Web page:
Disarmament is integral to the safeguarding and promotion of security, development, and human rights. Hundreds of millions of dollars are spent each year on disarmament operations, yet no comprehensive guide exists to explain clearly the international rules governing disarmament. This book seeks to fill that gap. It describes the international legal rules that govern disarmament and the operational, political, and technical considerations that govern their implementation. This book aims to support compliance, implementation, and further development of international disarmament law.
Traditionally, disarmament focused on weapons of mass destruction. This remains a critically important area of work. In recent decades, the scope of disarmament has broadened to encompass also conventional weapons, including through the adoption of rules and regulations to govern arms transfers and measures to eliminate specific munitions from stockpiles and to destroy explosive remnants of war. There have also been four "generations" of programmes to address small arms and light weapons at national or sub-national level through disarmament, demobilisation, and reintegration (DDR) programmes during and following the end of armed conflict.
While an internationally accepted definition of disarmament does not yet exist, it is widely agreed that disarmament encompasses or interrelates with prohibitions and restrictions on the development, production, stockpiling, testing, and transfer of weapons and on their destruction. In addition to clarifying these elements, chapters of this guide will also consider the relationship between disarmament and the law of armed conflict, and with the United Nations Security Council, human security, public health, and non-state actors.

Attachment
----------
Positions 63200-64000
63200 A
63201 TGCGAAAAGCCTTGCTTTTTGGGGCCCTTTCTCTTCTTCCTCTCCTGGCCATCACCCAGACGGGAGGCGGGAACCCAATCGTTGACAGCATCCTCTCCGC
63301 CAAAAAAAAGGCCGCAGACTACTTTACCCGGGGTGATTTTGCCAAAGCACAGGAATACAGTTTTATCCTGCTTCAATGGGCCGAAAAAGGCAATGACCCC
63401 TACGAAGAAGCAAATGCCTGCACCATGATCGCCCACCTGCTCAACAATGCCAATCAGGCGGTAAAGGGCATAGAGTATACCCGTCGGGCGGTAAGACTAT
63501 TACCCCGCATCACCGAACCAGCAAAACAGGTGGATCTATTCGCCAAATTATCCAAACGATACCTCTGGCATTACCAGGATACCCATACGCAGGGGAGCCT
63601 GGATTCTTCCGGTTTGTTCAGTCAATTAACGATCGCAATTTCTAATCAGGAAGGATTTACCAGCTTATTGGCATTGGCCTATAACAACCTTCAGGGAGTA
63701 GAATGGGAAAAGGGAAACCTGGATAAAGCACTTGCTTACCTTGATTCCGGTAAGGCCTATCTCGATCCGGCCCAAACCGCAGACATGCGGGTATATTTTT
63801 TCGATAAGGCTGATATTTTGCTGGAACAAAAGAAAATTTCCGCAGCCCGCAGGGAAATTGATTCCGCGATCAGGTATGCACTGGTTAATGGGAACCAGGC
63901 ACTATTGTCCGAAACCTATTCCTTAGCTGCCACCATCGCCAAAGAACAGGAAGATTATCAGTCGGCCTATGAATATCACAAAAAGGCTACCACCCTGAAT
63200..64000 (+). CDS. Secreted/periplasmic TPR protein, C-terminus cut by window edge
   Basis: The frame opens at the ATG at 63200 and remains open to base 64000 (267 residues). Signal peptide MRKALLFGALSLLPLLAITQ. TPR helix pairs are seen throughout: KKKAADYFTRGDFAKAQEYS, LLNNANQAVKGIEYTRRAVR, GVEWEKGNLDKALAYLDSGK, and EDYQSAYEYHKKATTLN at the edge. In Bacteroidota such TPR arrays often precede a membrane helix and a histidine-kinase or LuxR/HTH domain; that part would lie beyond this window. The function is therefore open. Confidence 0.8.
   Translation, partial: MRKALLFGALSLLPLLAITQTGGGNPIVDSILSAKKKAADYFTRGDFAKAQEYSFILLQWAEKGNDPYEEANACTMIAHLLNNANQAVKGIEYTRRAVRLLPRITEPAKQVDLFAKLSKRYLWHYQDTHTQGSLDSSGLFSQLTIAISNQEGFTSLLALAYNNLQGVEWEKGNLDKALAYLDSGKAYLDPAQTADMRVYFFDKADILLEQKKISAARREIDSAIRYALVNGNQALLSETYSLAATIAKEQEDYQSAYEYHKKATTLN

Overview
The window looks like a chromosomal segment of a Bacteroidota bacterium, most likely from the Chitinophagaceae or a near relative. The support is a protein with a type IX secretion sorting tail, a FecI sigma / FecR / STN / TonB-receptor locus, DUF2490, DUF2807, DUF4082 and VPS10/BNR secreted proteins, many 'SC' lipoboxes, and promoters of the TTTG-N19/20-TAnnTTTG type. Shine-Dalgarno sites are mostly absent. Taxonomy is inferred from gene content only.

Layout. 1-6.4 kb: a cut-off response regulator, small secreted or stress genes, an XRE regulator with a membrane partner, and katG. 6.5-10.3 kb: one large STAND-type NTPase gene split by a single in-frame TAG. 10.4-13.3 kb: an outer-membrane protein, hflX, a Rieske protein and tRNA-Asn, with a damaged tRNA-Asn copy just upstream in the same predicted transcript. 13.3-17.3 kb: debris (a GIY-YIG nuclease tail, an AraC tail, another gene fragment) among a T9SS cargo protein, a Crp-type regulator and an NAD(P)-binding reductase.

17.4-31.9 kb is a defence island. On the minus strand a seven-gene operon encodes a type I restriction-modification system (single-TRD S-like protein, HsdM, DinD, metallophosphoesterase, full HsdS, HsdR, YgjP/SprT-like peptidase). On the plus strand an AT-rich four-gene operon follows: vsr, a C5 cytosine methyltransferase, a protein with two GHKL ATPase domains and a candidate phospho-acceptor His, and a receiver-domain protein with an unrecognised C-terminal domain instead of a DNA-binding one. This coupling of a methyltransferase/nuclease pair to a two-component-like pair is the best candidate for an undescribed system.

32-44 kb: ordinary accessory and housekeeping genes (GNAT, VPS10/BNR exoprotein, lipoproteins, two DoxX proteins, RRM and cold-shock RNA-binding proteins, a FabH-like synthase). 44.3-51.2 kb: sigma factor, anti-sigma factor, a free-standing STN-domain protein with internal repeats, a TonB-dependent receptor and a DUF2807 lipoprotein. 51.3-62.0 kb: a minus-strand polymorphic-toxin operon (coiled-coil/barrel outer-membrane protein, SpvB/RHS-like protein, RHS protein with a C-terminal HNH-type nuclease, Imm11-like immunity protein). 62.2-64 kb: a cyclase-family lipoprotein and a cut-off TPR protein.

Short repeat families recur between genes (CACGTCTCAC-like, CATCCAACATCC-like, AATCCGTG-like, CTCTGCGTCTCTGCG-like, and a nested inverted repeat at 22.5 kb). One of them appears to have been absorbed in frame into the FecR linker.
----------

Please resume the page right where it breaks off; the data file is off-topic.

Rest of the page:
Table of Contents
1. The core concepts of international disarmament law
2. The core elements of disarmament treaties
3. Disarmament, arms control, and security
4. Use and threat of use
5. Development and testing
7. Stockpile destruction
8. Addressing the effects of weapons
9. Reporting, verification, and compliance
10. Disarmament, demobilisation, and reintegration (DDR)
Stuart Casey-Maslen is Honorary Professor of International Law at the Centre for Human Rights in the University of Pretoria in South Africa. He holds a doctorate in the Law of Armed Conflict and master’s degrees in International Human Rights Law and Forensic Ballistics. He was previously Head of Research of the Geneva Academy of International Humanitarian Law and Human Rights and has also worked for the International Committee of the Red Cross (ICRC), the United Nations Children’s Fund (UNICEF), the Office of the UN High Commissioner for Human Rights (OHCHR), and several non-governmental organisations, including Norwegian People’s Aid (NPA).
Tobias Vestner is Head of the Security and Law Programme at the Geneva Centre for Security Policy (GCSP) in Switzerland. Prior to joining GCSP, he was Research Affiliate and Global Futures Fellow at Georgetown University and Policy Advisor at the Export Control Policy Division of the Swiss State Secretariat for Economic Affairs. He also worked at the Law of Armed Conflict Section of the Swiss Federal Department of Defence, Civil Protection and Sport and serves as reserve Legal Advisor at the Swiss Armed Forces Staff. He holds a Master of Science in Foreign Service and a Master of Laws in International and European Law.